Monday, May 10, 2010

GDOP, the doctrine of separation and the fear of Isolationism

A New Calvinist friend of mine who is also a pastor have decided to promote the GDOP (Global Day of Prayer) 2010. His reasons for doing so were/are that they or the church are not officially endorsing the event, and that they are just coming together for prayer. He followed up with a remark that he "doesn't want to be an isolationist", a remark made with some firmness of tone to be sure.

Readers of my blog will have known that a group of us Reformed Christians have came together last year 2009 for prayer, held concurrently with the Global Day of Prayer yet separate from it. In my sharing then, I shared with the group my (and our) stand on the GDOP and why we are doing what we were doing. That the GDOP is an abomination before God is a fact, that prayer is good too is a fact, ... provided it is done properly. In my sharing, I have made reference to Eze. 14:12-23, a passage which those who are promoting the inherent virtue of prayer should seriously consider. Prayer does not work ex opere operato! Prayer is not inherently virtuous, but its virtue wholly depends on the object and subject and content of prayer. As it is written:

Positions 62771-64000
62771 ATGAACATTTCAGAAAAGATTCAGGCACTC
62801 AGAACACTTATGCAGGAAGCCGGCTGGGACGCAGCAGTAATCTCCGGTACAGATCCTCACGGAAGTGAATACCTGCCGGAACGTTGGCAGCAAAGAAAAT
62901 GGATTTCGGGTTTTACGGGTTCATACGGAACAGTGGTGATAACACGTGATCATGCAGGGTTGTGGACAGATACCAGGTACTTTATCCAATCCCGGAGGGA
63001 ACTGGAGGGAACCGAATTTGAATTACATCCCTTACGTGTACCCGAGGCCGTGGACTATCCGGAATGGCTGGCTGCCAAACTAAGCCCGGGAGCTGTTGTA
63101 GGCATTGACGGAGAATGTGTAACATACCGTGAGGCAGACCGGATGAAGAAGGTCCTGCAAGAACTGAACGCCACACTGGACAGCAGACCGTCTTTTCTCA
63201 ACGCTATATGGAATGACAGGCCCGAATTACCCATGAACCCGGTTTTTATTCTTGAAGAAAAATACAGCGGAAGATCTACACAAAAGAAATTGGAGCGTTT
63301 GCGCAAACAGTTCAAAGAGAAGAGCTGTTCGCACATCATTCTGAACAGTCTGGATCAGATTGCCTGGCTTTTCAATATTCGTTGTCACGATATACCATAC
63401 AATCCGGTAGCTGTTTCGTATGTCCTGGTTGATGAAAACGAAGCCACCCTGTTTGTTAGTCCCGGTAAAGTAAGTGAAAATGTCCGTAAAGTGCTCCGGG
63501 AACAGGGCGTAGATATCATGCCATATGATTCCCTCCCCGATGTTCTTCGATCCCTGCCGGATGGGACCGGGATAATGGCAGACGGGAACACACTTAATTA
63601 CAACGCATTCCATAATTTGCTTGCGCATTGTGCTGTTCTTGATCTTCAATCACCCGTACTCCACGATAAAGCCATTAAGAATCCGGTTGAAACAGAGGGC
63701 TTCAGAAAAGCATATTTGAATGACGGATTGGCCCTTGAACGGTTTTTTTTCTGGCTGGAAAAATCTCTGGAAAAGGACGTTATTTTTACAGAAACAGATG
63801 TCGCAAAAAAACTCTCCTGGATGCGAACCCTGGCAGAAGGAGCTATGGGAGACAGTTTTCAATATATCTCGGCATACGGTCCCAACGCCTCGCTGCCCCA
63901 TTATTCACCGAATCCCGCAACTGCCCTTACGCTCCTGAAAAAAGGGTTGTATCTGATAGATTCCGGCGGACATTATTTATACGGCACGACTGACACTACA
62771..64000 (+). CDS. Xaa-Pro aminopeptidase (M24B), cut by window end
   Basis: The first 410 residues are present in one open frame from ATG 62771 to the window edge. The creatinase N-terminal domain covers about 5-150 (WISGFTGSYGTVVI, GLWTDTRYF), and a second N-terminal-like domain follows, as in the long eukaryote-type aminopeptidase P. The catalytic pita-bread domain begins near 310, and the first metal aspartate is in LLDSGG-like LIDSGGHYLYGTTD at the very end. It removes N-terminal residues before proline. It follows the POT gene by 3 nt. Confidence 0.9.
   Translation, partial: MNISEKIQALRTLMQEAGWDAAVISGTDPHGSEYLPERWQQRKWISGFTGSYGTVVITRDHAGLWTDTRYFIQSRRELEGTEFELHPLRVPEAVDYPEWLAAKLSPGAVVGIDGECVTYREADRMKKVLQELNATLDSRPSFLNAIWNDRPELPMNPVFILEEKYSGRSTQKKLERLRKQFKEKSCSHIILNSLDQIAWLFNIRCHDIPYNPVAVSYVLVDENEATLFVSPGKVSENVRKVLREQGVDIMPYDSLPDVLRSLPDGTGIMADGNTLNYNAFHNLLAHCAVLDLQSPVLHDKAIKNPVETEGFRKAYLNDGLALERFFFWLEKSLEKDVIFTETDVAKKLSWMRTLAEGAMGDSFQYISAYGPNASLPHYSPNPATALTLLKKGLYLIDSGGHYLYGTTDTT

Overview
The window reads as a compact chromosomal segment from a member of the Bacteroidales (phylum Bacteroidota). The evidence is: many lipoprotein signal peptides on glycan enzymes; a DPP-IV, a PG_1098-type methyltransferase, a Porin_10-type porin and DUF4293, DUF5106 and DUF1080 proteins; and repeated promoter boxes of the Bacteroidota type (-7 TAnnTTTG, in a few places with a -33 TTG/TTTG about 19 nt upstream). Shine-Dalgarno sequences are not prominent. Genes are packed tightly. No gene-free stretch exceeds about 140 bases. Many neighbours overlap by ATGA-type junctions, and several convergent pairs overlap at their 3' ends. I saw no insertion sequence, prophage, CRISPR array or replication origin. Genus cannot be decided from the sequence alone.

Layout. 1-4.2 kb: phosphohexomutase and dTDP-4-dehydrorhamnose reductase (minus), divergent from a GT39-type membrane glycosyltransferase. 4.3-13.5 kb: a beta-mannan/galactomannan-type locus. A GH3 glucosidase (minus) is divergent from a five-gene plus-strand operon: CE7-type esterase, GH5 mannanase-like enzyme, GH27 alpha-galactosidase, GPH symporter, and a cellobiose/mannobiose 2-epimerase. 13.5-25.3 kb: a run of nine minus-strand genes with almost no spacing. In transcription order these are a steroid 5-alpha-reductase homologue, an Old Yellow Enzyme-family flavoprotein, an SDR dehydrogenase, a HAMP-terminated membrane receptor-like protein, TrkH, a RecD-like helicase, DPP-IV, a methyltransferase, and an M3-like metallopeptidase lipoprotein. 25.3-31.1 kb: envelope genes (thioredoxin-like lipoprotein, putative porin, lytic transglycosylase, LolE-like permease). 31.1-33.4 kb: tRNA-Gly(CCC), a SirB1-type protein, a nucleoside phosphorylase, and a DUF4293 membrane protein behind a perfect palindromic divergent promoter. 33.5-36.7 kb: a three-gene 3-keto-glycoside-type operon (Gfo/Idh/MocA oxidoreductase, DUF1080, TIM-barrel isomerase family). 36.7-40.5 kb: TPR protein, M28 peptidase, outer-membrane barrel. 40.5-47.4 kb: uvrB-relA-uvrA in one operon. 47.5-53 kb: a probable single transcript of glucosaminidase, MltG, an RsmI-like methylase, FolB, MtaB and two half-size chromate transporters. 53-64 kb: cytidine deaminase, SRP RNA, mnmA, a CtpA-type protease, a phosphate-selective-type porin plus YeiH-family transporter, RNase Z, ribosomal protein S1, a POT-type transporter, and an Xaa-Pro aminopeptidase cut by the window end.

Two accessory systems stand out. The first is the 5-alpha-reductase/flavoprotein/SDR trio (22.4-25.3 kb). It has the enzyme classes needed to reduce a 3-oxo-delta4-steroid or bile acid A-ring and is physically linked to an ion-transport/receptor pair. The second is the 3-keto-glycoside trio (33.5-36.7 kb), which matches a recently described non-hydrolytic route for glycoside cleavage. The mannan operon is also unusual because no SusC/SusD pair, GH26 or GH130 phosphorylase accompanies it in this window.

The sacrifice of the wicked is an abomination to the Lord, but the prayer of the upright is acceptable to him (Prov. 15:8)

The parallelism makes it plain that whatever the wicked offer up to God even their sacrifices or prayers are abominations to God. Therefore, even "Christian" prayer in and of itself has no virtue before God, unless it is done in Christ, through Christ and according to Christ's commands in His Word.